Pollution Control

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Pollution prevention and sustainability efforts in the United States, both at the local and federal levels, must be accelerated in short order if we are to do our part in preserving our natural resources and environment for future generations. According to the Worldwatch Institute, the United States is an ecological debtor, ranking 46th out of 151 evaluated countries because we consume 207% of our ecological capacity. In addition, we ranked dead last in a 2010 National Geographic survey of green consumption habits in 17 developed and developing countries. Finally, in the last 30 years, the average temperatures in the continental United States have risen five times more than they did in the preceding 100 years. These are startling figures intended to sound an alarm on our country’s eco-habits.

Federal Pollution Prevention and Sustainability Efforts


The good news is that on all governmental levels efforts are underway to reduce pollution and promote sustainability. In some cases, they’ve been in full swing for a number of years. For example, the Clean Air Act, which was originally passed in 1963, and then strengthened in 1970, was drawn up to combat air pollution in the United States. The Act has since gone through several revisions and expansions, most notably a major overhaul in 1990 that gave the EPA broader authority related to implementing and enforcing regulations aimed at reducing air pollution. The Act sets limits on the type and amount of air pollutants that are allowed to be emitted from sources including steel mills, utilities and chemical plants.

Based on the components of the Clean Air Act, each state is required to develop an individual State Implementation Plans (SIP) outlining their plans to adhere to the guidelines of the Act. It isn’t a one man show either. States must include the public as well as industries in their planning by holding hearings and providing opportunities for comment.

One key change to the Clean Air Act that came with the 1990 revision was the acknowledgement that Indian Tribes have the right to establish their own air pollution control regulations. The Tribal Authority Rule allows Indian Tribes to write rules related to air pollution and establish and enforce those rules on their land. States are required to adhere to all components of the Clean Air Act, but Tribes are only required to enforce parts of the Act that are relevant to their land.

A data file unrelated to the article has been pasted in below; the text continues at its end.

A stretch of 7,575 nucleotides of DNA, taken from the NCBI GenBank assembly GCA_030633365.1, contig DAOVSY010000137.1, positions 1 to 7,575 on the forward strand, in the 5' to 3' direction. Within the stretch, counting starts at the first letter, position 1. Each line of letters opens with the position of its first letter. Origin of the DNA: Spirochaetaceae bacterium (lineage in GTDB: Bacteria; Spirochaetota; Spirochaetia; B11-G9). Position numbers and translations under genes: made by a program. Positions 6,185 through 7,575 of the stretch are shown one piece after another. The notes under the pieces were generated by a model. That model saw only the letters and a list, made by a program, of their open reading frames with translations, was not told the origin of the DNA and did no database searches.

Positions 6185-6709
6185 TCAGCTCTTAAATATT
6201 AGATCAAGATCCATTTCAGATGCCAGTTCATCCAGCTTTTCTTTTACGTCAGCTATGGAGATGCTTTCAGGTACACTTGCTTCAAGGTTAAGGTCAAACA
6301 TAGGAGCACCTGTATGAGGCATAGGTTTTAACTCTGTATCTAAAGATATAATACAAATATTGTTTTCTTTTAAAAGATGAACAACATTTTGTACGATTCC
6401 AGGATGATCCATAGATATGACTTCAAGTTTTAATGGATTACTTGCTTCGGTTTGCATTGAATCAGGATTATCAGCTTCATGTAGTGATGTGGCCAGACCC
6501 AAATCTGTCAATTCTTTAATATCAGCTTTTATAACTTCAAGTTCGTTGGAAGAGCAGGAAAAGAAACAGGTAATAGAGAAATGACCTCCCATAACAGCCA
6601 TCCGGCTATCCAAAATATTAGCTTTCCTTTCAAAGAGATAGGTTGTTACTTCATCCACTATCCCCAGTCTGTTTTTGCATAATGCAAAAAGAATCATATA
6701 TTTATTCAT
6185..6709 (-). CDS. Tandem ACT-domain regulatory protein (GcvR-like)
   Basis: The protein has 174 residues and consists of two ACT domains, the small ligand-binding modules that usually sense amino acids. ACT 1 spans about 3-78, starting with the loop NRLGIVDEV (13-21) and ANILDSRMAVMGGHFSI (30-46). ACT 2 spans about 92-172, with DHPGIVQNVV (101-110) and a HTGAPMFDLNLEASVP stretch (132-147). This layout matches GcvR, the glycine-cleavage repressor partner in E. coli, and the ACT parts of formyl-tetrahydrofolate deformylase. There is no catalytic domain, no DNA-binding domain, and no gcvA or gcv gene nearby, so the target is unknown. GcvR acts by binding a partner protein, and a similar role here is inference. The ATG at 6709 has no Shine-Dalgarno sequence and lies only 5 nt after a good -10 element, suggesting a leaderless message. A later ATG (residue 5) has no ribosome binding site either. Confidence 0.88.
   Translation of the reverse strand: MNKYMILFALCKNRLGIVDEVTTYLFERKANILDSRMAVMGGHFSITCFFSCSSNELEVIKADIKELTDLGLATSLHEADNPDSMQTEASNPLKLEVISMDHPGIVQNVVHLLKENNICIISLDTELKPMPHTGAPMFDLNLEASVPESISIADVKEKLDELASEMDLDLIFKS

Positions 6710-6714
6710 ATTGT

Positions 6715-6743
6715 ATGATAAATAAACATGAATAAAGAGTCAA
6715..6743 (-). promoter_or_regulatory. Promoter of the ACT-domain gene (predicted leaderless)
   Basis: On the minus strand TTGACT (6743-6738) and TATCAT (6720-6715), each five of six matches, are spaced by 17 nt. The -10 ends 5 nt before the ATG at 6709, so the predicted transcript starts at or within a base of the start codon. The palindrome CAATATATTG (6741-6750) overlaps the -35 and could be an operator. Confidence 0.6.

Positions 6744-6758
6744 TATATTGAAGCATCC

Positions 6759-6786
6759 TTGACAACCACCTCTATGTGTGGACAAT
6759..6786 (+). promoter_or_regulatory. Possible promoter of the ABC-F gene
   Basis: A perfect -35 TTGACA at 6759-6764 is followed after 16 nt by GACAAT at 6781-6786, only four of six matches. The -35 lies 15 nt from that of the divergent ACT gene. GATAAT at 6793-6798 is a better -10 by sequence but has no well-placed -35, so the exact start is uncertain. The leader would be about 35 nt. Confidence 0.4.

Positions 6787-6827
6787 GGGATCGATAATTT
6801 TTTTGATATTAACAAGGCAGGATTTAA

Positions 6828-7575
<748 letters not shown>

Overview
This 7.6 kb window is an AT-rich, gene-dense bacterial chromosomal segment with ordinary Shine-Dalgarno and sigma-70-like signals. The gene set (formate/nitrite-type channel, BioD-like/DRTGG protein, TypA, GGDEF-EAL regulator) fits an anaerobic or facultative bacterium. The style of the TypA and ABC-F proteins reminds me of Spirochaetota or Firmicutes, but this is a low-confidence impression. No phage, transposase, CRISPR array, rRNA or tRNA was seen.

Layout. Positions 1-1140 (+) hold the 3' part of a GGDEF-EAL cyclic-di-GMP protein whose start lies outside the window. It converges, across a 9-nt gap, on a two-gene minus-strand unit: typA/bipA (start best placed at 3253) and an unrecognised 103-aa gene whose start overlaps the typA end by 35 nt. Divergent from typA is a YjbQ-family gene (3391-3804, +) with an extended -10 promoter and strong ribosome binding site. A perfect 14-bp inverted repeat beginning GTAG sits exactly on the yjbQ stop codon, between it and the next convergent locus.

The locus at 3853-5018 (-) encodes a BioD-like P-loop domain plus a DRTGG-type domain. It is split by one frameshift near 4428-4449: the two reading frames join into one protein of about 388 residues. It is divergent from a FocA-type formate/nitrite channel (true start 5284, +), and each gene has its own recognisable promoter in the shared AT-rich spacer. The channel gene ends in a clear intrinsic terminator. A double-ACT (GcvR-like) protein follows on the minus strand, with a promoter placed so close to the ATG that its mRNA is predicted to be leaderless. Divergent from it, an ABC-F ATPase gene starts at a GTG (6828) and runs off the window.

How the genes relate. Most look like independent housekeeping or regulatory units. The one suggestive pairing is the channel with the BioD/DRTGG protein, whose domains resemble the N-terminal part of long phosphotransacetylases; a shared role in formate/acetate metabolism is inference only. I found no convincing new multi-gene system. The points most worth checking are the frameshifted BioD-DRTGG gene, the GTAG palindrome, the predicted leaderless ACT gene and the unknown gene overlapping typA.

In addition, the 1990 revision of the Clean Air Act included the implementation of the Pollution Prevention Grant Program. This program provides funding for state governments, colleges, universities, and tribes to assist them in pollution prevention and reduction efforts. The grants are distributed annually, and there is an application process, but of the applications, an average of 40 are approved and issued funding every year. The funding amounts range between $20,000 and $180,000 each.

On the sustainability front, as the nation’s largest energy consumer, the United States Federal Government has been attempting to lead by example. Executive Order 13514, which aims to hold all federal agencies accountable for their greenhouse gas pollution (GHG), was signed into law in 2009. The Order requires all “federal agencies to measure, report, and reduce GHG pollution”. The end goal is to reduce direct greenhouse gas emissions (building use, fuel) by 28% by the year 2020, and to reduce indirect emissions (commuting, business travel) by 13%. If all federal agencies follow protocol, the federal government will have eliminated the need for up to 235 million barrels of oil by 2020.

State Pollution Prevention and Sustainability Efforts

While the efforts being enacted by the federal government are promising, much more can be done at the local level to reduce pollution and promote sustainability. Many states have implemented laws and promoted programs that are intended to reduce pollution and waste, promote recycling, and limit greenhouse gas emissions. In Alabama, for example, collective efforts have pushed in excess of 70 facilities to reduce their pollution and clean up their waste discharge. It’s a good start for the state that ranks 50th in environmental protection.